Running a node-level futures market is dependent on a day-ahead forecast of both PV generation and facility load, broken out by consumer. This forecast should provide information at 15-minute time intervals. The forecast allows us to identify predicted times of need and excess. In addition to the forecast, a futures market requires the time-specific valuation of energy in order to derive the appropriate value for a given bid at a future time. In a cost-based optimization scenario, these valuations could include:

  • The rate structure under which each consumer (meter/facility load) operates, including consumption, time-of-use demand, and non-coincident demand costs;
  • The levelized cost of electricity for PV generation, which could include amortized installation, financing, and O&M costs; and
  • The cost of fuel if a diesel or natural-gas generator is a market participant.

Participants and Constraints

Our node-level markets contain three types of participants:

  • Consumer
  • Producer
  • Prosumer

These types can be further broken down by indicating whether a participant is a controllable resource (battery) or an uncontrollable resource (PV array). Creating these abstractions allows the market to eventually allow participants we would previously consider uncontrollable, such as load, to become controllable, in cases where we might interact with a building management system to shed load. In addition, the prosumer (both controllable and uncontrollable) abstraction can be used to model a node participant in a multi-nodal, site- or regional-level market.
Participants can also come with constraints. A prime example of these constraints would be battery operation, where constraints include:

  • Max charge/discharge rate;
  • Minimum state of charge—or the requirement of having enough available charge at the point in time when a discharge is requested; and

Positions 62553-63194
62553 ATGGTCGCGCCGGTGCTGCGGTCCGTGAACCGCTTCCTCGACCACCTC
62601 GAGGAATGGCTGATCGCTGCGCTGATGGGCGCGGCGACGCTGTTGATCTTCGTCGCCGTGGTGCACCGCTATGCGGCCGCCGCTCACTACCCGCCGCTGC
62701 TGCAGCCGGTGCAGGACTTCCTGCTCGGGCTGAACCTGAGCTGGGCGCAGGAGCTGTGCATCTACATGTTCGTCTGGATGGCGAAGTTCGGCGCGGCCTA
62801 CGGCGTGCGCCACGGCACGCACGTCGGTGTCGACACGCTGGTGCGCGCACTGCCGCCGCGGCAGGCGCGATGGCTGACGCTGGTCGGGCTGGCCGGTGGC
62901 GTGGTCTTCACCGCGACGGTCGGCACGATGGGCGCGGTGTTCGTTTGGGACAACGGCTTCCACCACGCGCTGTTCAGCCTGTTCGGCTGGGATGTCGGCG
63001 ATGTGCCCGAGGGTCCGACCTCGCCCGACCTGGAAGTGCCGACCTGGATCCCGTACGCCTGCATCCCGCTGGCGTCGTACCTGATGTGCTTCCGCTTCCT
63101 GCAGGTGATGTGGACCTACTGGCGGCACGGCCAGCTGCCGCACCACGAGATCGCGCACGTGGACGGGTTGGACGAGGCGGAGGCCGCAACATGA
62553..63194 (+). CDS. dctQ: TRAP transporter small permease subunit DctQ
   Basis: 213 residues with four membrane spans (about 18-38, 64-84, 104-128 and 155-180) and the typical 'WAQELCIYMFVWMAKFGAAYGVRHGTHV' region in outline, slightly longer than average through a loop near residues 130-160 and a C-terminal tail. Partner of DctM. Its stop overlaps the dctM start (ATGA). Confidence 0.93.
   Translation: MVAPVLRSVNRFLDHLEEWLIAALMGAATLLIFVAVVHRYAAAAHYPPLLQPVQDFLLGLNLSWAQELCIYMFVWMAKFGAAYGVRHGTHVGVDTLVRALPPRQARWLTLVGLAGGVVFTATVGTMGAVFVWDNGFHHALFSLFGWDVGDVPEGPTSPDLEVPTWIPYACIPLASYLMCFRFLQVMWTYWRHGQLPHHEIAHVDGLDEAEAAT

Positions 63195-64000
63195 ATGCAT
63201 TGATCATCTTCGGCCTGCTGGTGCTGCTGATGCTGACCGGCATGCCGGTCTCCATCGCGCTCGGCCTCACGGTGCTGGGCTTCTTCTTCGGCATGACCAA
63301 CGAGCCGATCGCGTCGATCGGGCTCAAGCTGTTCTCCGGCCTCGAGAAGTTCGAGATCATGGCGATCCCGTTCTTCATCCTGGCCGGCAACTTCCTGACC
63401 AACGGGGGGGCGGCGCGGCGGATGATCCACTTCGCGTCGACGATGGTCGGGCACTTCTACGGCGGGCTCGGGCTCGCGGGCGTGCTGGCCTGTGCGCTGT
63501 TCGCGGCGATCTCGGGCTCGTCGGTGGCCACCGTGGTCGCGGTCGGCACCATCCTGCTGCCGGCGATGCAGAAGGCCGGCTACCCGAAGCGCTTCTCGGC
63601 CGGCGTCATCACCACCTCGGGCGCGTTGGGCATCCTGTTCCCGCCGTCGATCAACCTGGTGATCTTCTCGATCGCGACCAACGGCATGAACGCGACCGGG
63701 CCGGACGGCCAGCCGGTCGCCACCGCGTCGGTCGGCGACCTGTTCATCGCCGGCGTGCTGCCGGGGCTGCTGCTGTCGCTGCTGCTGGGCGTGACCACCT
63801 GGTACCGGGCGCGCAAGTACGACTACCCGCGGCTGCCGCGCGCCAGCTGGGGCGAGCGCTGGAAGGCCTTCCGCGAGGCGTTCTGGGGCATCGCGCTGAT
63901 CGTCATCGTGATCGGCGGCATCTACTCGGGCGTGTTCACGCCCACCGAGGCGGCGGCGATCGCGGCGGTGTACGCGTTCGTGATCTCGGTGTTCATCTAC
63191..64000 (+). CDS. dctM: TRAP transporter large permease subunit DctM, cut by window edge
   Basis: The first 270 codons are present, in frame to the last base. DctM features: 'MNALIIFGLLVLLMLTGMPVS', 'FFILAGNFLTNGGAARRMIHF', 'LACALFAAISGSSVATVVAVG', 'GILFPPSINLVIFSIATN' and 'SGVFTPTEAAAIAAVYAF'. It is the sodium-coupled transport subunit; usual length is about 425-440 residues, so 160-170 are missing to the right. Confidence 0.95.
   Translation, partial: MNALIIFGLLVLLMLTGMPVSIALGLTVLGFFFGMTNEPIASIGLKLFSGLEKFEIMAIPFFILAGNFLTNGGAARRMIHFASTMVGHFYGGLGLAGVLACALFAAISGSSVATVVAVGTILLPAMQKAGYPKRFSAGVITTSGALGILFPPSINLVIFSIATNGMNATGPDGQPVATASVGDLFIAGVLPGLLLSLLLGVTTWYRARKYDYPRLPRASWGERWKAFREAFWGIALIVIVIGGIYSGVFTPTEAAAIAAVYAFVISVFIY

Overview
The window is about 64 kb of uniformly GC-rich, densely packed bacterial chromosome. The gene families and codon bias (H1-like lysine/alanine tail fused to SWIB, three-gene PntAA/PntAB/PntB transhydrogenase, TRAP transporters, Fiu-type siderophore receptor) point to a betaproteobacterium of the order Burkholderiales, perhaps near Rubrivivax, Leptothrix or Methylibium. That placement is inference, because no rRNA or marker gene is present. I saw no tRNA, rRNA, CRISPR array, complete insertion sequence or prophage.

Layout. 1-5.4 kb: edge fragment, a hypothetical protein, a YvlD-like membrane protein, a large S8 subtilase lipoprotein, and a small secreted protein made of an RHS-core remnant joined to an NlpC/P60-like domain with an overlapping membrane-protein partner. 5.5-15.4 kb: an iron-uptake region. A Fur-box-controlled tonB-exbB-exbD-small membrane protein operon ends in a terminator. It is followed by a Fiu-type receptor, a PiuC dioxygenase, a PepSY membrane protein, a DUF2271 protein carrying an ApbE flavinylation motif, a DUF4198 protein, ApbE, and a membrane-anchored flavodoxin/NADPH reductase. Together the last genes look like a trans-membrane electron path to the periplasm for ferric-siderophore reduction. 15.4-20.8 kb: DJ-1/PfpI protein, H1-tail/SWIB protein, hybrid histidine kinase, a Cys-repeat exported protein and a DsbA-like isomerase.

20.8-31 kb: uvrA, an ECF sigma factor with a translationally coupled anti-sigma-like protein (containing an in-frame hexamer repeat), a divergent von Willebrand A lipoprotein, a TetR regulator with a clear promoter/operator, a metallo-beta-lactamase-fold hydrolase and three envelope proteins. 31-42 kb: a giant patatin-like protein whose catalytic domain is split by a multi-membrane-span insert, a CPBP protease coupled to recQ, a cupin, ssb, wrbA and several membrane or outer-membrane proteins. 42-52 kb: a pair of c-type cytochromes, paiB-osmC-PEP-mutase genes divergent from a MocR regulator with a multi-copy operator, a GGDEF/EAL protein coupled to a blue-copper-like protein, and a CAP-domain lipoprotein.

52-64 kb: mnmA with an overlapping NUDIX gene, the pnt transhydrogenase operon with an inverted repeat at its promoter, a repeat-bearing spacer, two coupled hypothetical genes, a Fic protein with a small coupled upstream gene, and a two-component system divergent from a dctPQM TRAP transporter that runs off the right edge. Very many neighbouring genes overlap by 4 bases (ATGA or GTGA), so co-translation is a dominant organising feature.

• Charging/Discharging efficiency.

A different level of constraint would be enforcing operations based on rate structure or program restrictions as well as reflections of actual physical connections between pieces of infrastructure. These constraints can be configured in by indicating which market participant can trade with which other participant—for example, restricting a battery to be charged by PV instead of the utility, etc.


A futures market is dependent on time-specific buy and sell orders that the market can match ahead of actual execution. In the nodal market, each participant uses the day-ahead forecast and pricing to generate buy and/or sell bids during the duration of the day. Specifically, the PV array would create sell orders for each 15-minute increment of time, each having an amount equal to the PV generation forecasted for that time period as well as a value of the LCOE of the array. The consumer (facility load) would generate buy orders for each 15-minute increment of time that have an amount of the forecasted load at that meter and a value of the cost of that amount of power at the rate tariff applicable at that time interval. Sell orders generated by the utility represent an “unlimited” amount of power available and are not subject to the generation and load forecasts but are valued based on the rate tariff in place.